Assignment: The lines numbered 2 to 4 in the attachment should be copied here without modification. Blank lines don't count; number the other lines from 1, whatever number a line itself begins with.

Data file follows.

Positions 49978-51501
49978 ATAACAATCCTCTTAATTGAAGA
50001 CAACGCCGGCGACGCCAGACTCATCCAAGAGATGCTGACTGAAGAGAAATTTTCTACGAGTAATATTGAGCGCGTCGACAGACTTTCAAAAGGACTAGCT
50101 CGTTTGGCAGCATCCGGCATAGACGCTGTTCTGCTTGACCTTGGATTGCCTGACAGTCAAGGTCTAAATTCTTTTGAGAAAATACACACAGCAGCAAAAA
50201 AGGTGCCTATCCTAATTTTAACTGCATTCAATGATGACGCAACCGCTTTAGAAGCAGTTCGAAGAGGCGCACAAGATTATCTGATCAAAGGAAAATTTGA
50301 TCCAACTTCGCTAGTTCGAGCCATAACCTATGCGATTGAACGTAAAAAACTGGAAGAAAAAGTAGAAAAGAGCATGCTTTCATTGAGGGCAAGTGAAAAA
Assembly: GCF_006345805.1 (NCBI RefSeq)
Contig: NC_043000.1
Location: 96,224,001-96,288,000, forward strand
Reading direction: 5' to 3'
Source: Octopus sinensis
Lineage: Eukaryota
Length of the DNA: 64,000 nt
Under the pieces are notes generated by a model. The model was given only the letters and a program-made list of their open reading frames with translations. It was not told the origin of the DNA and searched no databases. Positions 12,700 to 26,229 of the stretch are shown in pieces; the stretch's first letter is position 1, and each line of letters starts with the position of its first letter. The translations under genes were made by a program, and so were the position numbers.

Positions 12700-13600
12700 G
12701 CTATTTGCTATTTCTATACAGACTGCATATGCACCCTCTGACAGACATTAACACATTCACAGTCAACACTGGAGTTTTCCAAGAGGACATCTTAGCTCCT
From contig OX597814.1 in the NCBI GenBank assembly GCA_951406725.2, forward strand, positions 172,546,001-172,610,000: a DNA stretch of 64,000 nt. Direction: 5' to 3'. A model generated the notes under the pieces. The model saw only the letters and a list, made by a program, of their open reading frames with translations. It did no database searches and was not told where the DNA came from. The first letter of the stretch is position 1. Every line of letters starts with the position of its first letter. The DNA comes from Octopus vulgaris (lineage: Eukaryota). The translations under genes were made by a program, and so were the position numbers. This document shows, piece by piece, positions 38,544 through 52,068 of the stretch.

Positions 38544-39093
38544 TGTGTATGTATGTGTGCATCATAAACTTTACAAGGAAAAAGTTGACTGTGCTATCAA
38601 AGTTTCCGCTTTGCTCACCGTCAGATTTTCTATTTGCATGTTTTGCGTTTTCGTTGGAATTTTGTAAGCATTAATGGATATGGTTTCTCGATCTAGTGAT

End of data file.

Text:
49978 ATAACAATCCTCTTAATTGAAGA
50001 CAACGCCGGCGACGCCAGACTCATCCAAGAGATGCTGACTGAAGAGAAATTTTCTACGAGTAATATTGAGCGCGTCGACAGACTTTCAAAAGGACTAGCT
50101 CGTTTGGCAGCATCCGGCATAGACGCTGTTCTGCTTGACCTTGGATTGCCTGACAGTCAAGGTCTAAATTCTTTTGAGAAAATACACACAGCAGCAAAAA